Mike even did a bit of meditating...

In the afternoon we did a longer, higher climb to Ella's rock. You can see the mountain in the background of the view from our guest house.. We climbed to the top, guided by a very nice local farmer. He wasn't wearing any shoes and he was nearly 60 and yet he shot up that mountain like a goat and laughed at me when I needed to stop for a rest!!

This is the peak we climbed...

The view from the top...

We have moved further into the hill country now and have more walks and treks planned for the coming week. I'm excited and a little scared at the prospect of climbing Adam's peak, a pilgrimage before dawn to the top of a mountain involving climbing almost 6000 steps! I will let you know how it goes. Love Amy and mike xxx

Monday, 14 January 2013

The end of week one in Sri Lanka.

So we are at the end of the first week of our travels and it has gone really quickly. I suppose at the moment it still feels like we are on a little holiday and I'm expecting to pack up and go home soon but of course we have lots more to come. We started the week in Hikkaduwa, on the west coast. The plan was just to stay 1 or 2 days but the surf was good and we moved to a guest house right on the beach so we ended up staying here for 3 nights. The beach here was beautiful and mike managed 3 surfs a day, just resurfacing long enough to eat in one of the lovely restaurants on the beach before heading back into the sea! However it was more touristy than I expected... I thought Sri Lanka was just being discovered by tourists but apparently not!

After three days in Hikkaduwa we moved on to Galle, a fort town, further down the west coast. We only stayed here one night as it was more expensive and the town is quite small, but really interesting to walk around and very beautiful. The town is also more upmarket and "trendy", with lots of shops and some pretty vintage shops and art cafes. We went to some local fruit markets and sampled some of the local fresh fruit and a few of the the 32 types of bananas that grow in Sri Lanka!

Whilst in Galle we also went in a tuk tuk to a local turtle sanctuary where they take in and rehabilitate injured turtles and release newly hatched baby turtles into the sea. It turned out to be an expensive journey as the sanctuary was actually miles away... Closer to the next town we visited! But it was lovely to see the baby turtles! Mike has seen some sea turtles while he's been surfing and I'm hoping i'l see some in the wild while we are here!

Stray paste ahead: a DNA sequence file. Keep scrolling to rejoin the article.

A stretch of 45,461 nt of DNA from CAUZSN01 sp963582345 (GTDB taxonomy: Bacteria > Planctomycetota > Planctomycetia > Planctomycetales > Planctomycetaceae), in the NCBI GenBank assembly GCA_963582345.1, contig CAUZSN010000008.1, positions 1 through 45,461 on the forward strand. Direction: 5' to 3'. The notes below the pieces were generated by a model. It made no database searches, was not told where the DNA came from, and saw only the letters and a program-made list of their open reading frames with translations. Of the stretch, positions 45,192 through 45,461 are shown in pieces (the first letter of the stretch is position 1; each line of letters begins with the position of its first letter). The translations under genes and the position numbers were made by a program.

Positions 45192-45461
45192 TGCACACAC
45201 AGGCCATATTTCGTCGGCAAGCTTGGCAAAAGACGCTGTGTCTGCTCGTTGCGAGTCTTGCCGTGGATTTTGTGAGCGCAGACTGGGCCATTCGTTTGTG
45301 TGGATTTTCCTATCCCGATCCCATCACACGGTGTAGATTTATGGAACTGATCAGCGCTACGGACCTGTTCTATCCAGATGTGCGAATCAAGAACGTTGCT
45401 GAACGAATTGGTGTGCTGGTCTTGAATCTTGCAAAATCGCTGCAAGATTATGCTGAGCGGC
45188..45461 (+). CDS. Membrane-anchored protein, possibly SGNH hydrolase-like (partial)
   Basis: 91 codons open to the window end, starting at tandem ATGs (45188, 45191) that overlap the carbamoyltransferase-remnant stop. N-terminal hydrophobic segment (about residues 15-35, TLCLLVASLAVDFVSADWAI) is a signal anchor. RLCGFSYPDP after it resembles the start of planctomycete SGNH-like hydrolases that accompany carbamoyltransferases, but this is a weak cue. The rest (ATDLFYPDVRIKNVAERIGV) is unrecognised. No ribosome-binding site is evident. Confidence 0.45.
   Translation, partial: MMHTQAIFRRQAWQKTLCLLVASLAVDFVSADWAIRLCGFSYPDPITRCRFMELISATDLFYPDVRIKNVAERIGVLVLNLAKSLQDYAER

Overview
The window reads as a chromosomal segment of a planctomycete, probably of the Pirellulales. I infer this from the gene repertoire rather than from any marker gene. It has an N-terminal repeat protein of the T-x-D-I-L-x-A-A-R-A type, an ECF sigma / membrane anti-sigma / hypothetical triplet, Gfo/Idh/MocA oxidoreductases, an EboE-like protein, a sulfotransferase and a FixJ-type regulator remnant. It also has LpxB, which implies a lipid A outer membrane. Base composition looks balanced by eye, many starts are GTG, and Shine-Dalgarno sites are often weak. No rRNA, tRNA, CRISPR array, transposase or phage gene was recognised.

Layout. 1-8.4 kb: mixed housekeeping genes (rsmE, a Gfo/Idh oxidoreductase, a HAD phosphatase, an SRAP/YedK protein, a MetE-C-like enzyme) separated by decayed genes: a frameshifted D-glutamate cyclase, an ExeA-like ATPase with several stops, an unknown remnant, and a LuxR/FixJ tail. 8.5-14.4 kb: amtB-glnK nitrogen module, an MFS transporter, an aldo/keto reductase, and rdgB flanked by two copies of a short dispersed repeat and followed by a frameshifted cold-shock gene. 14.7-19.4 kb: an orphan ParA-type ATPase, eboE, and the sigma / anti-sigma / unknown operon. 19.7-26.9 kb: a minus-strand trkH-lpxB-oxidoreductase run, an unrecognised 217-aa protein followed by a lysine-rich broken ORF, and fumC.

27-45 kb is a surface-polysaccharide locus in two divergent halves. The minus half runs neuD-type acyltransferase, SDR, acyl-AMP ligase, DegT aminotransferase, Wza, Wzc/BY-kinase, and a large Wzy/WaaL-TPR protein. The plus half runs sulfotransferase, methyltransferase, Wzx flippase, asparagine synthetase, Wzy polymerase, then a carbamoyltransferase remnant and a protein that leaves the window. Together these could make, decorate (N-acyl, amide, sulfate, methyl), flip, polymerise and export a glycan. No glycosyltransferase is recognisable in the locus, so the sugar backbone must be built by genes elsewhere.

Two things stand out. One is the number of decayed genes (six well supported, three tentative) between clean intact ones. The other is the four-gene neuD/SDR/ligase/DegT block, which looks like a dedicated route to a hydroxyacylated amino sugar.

Finally we have spent the last two days in Unawatuna, which has a picture postcard beach with white sands, blue sea and stunning sunsets. Because the beach is so beautiful, again it is quite touristy and the beach restaurants here are a bit more commercial than in Hikkaduwa and more pricey! However it has been lovely swimming in the sea and relaxing on the beach.

From Unawatuna we organised a whale watching tour as many species of whale migrate past the south coast of Sri Lanka from dec-march. This has been my highlight so far and we got to see about 5 or 6 blue whales and sperm whales (although as they are so huge you can only see a bit of the whale at a time, hump or tail, so we had to rely on the guide to tell us which species it was!) the photos didn't come out brilliantly as the whales move so quickly and the sea was quite rough so the boat was lurching all over the place (resulting in a poorly feeling mike). Apparently people often see huge pods of upto 2000 porpoise and dolphins but they were elusive today and the sea was quite chopping making any dolphins difficult to spot. I'm really happy to have seen the whales though as seeing these gigantic creatures in the wild is a once in a lifetime experience!

We are going to spend the next week moving south down the coast before making our way up to the national parks and hill country. Love to all at home. Amy and Mike xxx

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Friday, 4 January 2013

Temporarily becoming a travel blog...

Greetings and happy new year from Sri Lanka! I think I mentioned a few months ago that we were going travelling... Well here we are! I haven't posted much on the blog recently because we have been so busy with Christmas, moving house, finishing work etc. I had planned to start a new blog for the travelling posts because I'm aware that most of the people who read this (if anyone reads this!) are here for the crafts... But time ran away with me and I didn't get around to it. So for ease, and so that our families can keep up with what we are up to I'm going to continue posting here and I hope a few of you enjoy reading what we are up to.

We arrived in colombo early this morning after two long plane journeys. After a further hour in a taxi to the train station and a three hour train journey on a very slow (but cheap and comfortable) train we arrived in our first destination, Hikkaduwa. The hostel is on a very long, busy road that runs parallel to an equally long, but quieter beach. This town is fairly touristy as it is the base for surfers. Unfortunately the surf is fairly small at the moment so at the plan is just to stay for a day or two and then head down the coast. We went straight to bed when we got here at 9am local time (4am British time) as we had been up and travelling for 24 hours. We did go out for a long stroll along the beach this evening though and had a very nice dinner on the beach.

Hopefully up early for a morning surf if our body clocks are up to it and then plan the next stage of the journey. Xx

Location:Sri Lanka